How to Stay Productive When Working from Home

Working from home is awesome. For one, I don’t have to leave the house on the coldest day of the year. It’s been a solid couple of weeks in the negative twenties Celsius around here. Brrr. Secondly, as a stay-at-home, homeschooling mother of three children 8 and under, it’s very convenient to be able to choose when and how I want to work.

How to stay productive when working from home

Being my own boss is freeing. But then there’s the problem that many entrepreneurs struggle with: too much freedom sometimes equals too little discipline. Some of us need to leave the house to be more productive. But for those of us who enjoy staying warm in our houses in the winter, or for the homebodies who would rather not leave their cozy spaces, here are some tips on how to stay productive.

1. If at all possible, have a designated work space.


Home office: desk, chair, laptop and books Photo by Kari Shea on Unsplash

Having a space designated solely for your work can help you get in the mood to do that work.

I find it difficult to concentrate on the work I need to do if the dishes from supper are within sight, or if there’s some kind of mess that needs cleaning.

My awesome husband created a lovely space for me to work at home, and I find I’m much more productive when I can close the door and concentrate on the tasks at hand.

The space doesn’t have to be fancy or huge: my office is in a tiny storage room. Some people choose to create cloffices. Whatever you choose, having a place to keep your work related things could help you focus and stay productive.


2. Set times for your workday on the day before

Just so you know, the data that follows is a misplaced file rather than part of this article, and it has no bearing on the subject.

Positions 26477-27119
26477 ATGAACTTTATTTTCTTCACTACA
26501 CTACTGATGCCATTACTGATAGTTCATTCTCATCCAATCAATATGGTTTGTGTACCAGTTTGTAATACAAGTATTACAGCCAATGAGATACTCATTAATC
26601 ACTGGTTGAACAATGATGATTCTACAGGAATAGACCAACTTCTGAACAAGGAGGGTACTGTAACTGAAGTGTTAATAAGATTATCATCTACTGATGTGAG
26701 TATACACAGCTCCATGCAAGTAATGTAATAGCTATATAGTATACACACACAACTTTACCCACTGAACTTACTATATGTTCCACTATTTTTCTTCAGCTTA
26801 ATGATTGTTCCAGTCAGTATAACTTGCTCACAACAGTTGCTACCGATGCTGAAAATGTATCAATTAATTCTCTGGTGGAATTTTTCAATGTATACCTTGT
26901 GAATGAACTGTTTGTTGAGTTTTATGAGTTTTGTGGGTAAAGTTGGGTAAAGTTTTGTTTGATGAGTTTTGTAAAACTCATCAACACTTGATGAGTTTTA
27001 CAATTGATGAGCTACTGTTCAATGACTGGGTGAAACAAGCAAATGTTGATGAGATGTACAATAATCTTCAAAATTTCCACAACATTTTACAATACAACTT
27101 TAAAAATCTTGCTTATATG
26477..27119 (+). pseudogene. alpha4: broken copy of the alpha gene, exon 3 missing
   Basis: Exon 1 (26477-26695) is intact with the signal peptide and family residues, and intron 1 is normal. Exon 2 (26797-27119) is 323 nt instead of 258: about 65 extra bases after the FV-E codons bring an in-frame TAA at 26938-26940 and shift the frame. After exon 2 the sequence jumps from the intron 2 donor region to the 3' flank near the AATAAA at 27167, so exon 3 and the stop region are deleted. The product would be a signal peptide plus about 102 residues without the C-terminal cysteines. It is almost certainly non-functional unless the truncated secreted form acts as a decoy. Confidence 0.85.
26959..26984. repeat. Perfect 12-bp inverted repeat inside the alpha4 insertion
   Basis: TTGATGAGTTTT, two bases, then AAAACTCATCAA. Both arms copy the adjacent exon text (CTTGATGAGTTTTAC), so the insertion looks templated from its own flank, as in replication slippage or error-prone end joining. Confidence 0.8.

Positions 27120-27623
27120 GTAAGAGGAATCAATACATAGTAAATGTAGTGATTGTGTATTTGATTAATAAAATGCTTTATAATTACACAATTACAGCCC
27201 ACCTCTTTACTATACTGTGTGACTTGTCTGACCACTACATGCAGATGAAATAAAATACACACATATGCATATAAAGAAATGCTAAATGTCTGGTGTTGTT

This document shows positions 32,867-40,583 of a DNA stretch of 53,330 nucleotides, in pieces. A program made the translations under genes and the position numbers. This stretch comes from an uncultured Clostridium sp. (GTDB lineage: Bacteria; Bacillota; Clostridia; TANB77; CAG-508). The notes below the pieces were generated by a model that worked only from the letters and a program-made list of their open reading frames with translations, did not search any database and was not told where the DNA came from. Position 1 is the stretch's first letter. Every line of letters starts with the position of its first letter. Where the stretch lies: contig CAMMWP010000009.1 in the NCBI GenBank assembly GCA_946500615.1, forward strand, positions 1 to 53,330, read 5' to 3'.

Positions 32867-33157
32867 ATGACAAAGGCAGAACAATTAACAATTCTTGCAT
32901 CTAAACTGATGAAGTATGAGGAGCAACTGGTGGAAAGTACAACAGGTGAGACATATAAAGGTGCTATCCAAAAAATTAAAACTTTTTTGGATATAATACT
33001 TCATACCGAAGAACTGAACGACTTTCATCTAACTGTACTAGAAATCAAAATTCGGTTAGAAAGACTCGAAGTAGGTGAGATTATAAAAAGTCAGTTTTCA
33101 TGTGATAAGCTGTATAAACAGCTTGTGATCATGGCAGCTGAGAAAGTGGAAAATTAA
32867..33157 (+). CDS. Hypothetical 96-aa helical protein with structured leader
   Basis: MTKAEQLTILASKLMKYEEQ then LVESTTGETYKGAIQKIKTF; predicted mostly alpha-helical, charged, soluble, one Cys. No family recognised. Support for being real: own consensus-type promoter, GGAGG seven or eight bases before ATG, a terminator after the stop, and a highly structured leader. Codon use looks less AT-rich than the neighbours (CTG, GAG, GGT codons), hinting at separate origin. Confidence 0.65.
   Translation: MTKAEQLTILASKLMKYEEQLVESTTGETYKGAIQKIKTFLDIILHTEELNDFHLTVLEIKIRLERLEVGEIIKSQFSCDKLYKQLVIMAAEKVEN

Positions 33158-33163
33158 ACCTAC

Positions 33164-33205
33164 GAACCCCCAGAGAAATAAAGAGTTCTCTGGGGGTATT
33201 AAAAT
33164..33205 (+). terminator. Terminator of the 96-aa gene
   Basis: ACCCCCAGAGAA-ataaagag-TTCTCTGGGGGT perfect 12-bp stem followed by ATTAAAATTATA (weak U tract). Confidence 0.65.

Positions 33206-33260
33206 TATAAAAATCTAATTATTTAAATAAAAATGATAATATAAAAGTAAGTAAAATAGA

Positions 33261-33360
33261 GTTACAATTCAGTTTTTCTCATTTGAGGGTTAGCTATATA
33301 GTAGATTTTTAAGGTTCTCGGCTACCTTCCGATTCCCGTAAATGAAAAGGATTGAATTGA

Picture of a day planner, an essential tool if you would like to get organized.

One of the best things about working for myself is being able to set my own schedule.

Unfortunately, the reality of being a homeschooling mom working part-time is that my schedule isn’t always consistent. And an inconsistent schedule can often mean half-finished work. And for freelance writers, half-finished work means you business goes under. Since I obviously want my small business to be succesfull, I need to ensure I open up time in my schedule to get my work done. But how can I do that when my attention is constantly pulled in 100 different directions?

One of the ways I combat this is to set a work schedule for the following day on the evening prior. I discuss these hours with my husband, write it down on my day book, and designate them as sacred work time.

But, since I do have children and I’m working from home, I make sure I’m still available for the children as well. I do allow interruptions (unless I’m on a call), because my family is the reason I’m working in the first place. Remembering your priorities is of the utmost importance.

3. Use a timing system

timer Photo by Marcelo Leal on Unsplash

A common problem writers talk about is lack of time. Another is inability to focus for extended periods. This last one is particularly true for those of us who struggle with ADHD, or even for those of us who just have multiple interests. Lack of time and inability to focus are not insurmountable… and a few tweaks may help you to overcome these problems in record time.

For many writers, lack of time is a real problem—hey, you’re reading something by a homeschooling mother of 3 kids who freelances on the side here—I get it. But for many others, lack of time is just a perception. How many minutes are you wasting on social media “for work” when it’s not actually work? Losing yourself in “research” for a piece, when a simple skim of that blog post would suffice? Let’s be honest, we all do it.